It may be the Catskills, but it is not Grossingers or the
Raleigh; it is the Chevalier d’Eon Resort with a special clientele.
Harvey Fierstein is the busiest showman we know; when he
isn’t performing in and/or writing hit musicals, which win Tony awards like “Kinky
Boots,” he is penning ground-breaking plays such as “Torch Song Trilogy.” His
latest, “Casa Valentina,” is concerned with cross-dressing by men, who find
pleasure and relief wearing women’s clothes, wigs and high heels included. It is based on truth.
Fierstein has amassed a fantastic cast of actors to portray
the men, who, when dressed by Rita Ryack in traditional skirts and flowing
tops, with exceptional Hair, Wig and Makeup by Jason P. Hayes, are
unrecognizable. They gather every weekend at a run-down resort, a split-stage
designed by Scott Pask, lit darkly by Justin Townsend, where they can relax
away from their families and friends. Joe Mantello directs the seven actors and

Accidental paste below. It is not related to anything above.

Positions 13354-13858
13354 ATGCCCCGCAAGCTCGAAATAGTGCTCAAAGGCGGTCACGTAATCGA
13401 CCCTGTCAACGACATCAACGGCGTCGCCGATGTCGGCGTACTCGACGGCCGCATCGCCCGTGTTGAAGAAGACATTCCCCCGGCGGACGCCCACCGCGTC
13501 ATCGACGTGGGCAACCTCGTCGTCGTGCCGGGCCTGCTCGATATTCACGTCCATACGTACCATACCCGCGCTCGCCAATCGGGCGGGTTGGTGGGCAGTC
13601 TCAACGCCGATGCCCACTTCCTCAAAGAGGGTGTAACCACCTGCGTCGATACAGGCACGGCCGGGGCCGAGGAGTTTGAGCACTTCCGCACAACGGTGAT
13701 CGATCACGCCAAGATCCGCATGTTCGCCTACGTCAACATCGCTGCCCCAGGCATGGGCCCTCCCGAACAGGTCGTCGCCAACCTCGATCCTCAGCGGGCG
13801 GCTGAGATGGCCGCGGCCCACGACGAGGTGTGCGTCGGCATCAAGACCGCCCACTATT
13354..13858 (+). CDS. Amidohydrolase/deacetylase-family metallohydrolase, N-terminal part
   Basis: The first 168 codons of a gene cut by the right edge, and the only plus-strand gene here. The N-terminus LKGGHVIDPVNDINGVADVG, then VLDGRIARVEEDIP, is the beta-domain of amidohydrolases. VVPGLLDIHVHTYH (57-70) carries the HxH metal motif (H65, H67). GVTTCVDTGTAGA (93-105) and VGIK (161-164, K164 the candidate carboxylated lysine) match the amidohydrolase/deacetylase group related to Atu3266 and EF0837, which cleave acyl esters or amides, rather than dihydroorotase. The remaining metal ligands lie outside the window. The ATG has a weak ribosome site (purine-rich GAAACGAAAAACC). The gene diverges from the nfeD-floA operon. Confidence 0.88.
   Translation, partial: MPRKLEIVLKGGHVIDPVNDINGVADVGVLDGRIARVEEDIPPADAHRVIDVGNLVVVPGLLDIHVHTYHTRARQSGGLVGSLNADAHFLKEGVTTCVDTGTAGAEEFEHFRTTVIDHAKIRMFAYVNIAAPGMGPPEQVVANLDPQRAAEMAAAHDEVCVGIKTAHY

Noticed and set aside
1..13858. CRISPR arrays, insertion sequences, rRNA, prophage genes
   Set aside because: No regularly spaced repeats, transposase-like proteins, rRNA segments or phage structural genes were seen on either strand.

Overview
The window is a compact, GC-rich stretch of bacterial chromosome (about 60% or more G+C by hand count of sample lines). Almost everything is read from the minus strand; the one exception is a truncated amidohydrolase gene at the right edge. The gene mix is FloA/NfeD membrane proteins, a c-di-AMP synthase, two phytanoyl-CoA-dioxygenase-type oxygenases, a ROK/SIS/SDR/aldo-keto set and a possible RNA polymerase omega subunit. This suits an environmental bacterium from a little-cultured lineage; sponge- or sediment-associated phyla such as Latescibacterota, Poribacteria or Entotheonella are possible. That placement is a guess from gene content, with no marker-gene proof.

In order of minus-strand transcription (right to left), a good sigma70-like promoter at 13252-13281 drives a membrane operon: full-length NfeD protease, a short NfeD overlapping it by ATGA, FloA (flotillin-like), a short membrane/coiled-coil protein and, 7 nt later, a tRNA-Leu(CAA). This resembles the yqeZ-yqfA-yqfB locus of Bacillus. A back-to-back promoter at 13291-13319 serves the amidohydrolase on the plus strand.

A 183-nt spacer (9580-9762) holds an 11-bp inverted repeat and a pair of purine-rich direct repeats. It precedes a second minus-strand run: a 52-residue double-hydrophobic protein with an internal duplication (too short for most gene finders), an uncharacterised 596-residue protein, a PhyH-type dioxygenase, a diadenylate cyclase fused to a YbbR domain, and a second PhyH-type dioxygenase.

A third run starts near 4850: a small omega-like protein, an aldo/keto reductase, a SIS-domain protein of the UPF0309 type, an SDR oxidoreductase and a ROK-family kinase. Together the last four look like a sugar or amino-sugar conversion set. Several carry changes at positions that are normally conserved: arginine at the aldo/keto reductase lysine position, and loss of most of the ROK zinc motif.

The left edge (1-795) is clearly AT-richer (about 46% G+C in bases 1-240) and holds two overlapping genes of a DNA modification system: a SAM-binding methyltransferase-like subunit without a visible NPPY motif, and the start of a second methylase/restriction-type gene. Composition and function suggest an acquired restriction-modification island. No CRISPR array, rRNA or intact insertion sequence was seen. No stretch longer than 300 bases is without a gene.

two actresses: Mare Winningham plays a sweetly touching Rita, wife and co-owner
with George of this unique getaway, and the other is Lisa Emery as the outraged
Eleanor, daughter of the Judge, who seems to be the model of respectability but
is actually not. He’s played forcefully by Larry Pine.
George is given a great reading by Patrick Page, late of “Spider
Man.” His female name is Valentina. In fact, all the men have female
identities. The Judge is Amy; Tom McGowan is a hoot as heavy-set Bessie; Nick
Westrate is Gloria, and John Cullum, bless his soul, is lovely as Terry. When a new man, Jonathan, arrives, full of
angst, Rita tries to put him at ease. Gabriel Ebert is a wreck, tall and
ungainly, and the women do his makeover from undergarments to makeup, even
renaming him, Miranda—well the name is his choice. Each of these men seem to
house two personalities from times when they were young.
George is eagerly awaiting Charlotte’s visit; he fervently
hopes she will bail him out of bankruptcy. Reed Birney is simply brilliant as
this business like woman who want the group to become a verifiable public
organization with a constitution. The
caveat is that the organization must reject homosexuality. This is a debatable issue that goes on too
long. But in the end, it is not resolved. Although George loves his wife, Rita,
he returns happily to being Valentina, as soon as he can.
The subject matter, though smarmy, is handled with good
taste in “Casa Valentina” at the Samuel J. Friedman Theatre on Broadway.
Through June 15.